Shunning Retirement for Start Ups

Monday, January 20, 2014

Sixty-eight-year-old Barb Blume arranges yarn at the Mosaic Yarn Studio July 26, 2002 in Des Plaines, Ilinois. Blume is a retired nurse who turned her hobby of knitting into a second career. (Tim Boyle/Getty)

Older Americans are increasingly shunning retirement to start companies. The reasons are varied—some say they see job opportunities limited after age 55, others don’t have enough savings to retire comfortably or some want to work for themselves.

People from ages 55 to 64 started 23.4 percent of companies in 2012, up from 14.3 percent of new entrepreneurs in 1996, according to the Kauffman Foundation’s research.

Liz DiMarco Weinmann is 61-years-old and started Dare Force Corporation, which helps women over 40 to start new careers. Susan Price is 54-years-old and was laid off in 2008 while going back to school for an MBA. She now works full-time and has also started her own side-business as a career coach.

Together these two women explain how they made their career transitions and what the process was really like.

"I have a private boutique practice that I started in 2010 as a way to supplement income," says Price. "I found that it is actually what I want to do with the rest of my life."

In America, the idea of a second act of sorts is something many strive to achieve—even if it is realized later in life.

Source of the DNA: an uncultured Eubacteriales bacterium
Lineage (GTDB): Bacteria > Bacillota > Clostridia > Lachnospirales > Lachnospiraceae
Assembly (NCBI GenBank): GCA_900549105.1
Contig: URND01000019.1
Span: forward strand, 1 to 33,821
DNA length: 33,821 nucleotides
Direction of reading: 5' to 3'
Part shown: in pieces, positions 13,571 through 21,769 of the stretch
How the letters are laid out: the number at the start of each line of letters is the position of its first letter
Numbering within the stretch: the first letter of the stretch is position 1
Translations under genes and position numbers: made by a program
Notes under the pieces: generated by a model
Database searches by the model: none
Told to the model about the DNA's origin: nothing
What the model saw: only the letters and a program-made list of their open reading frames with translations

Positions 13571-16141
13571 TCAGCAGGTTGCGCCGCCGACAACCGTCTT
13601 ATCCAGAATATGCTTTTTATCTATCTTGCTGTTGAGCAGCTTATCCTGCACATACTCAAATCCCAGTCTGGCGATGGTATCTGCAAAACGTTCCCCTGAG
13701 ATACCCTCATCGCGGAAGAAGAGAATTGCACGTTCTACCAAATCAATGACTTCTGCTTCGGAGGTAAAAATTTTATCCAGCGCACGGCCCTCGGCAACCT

"I always thought I would run a start up because I spent my career in an industry that really favors youth," says DiMarco Weinmann, who had previously acted as an executive vice president at an advertising agency. "What I learned about branding and getting new business and cultivating clients and all of those things, I knew at some point in my life I would do my own business. I didn't think it was going to be this."

DiMarco Weinmann says that when she returned to school in her 50s she noticed that there weren't many teachings about female entrepreneurs. With that knowledge in mind, DiMarco Weinmann focused her master's thesis on women who reinvented themselves later in life.

"I found that some of the most valued brands and organizations in the world—like Weight Watchers, Girl Scouts of America, Liz Claiborne and Mary Kay—were all started by women who were in their 40s and even 50s after great adversity," she says. "That was really inspirational to me."

How did these women decide to jump into a start up in the middle of the worst economic climate in a generation?

"Mine was out of necessity," says Price. "I needed something to supplement my income so I wasn't consistently dipping into my savings each month."

Have these women managed to exceed or reach their income goals? Listen to the full interview to find out.

Guests:

Liz DiMarco Weinmann and Susan Price

Produced by:

Ellen Frankman and Mythili Rao

Editors:

T.J. Raphael

Comments [1]

Larry Fisher from Brooklyn, N.Y.

I have many middle aged friends who were professionals who have lost their careers since the recession and have sort of given up. They have resigned to accepting any job they can get.
It was great to hear about people who are fighting the negative tide of success for middle aged people.

Jan. 20 2014 05:51 PM

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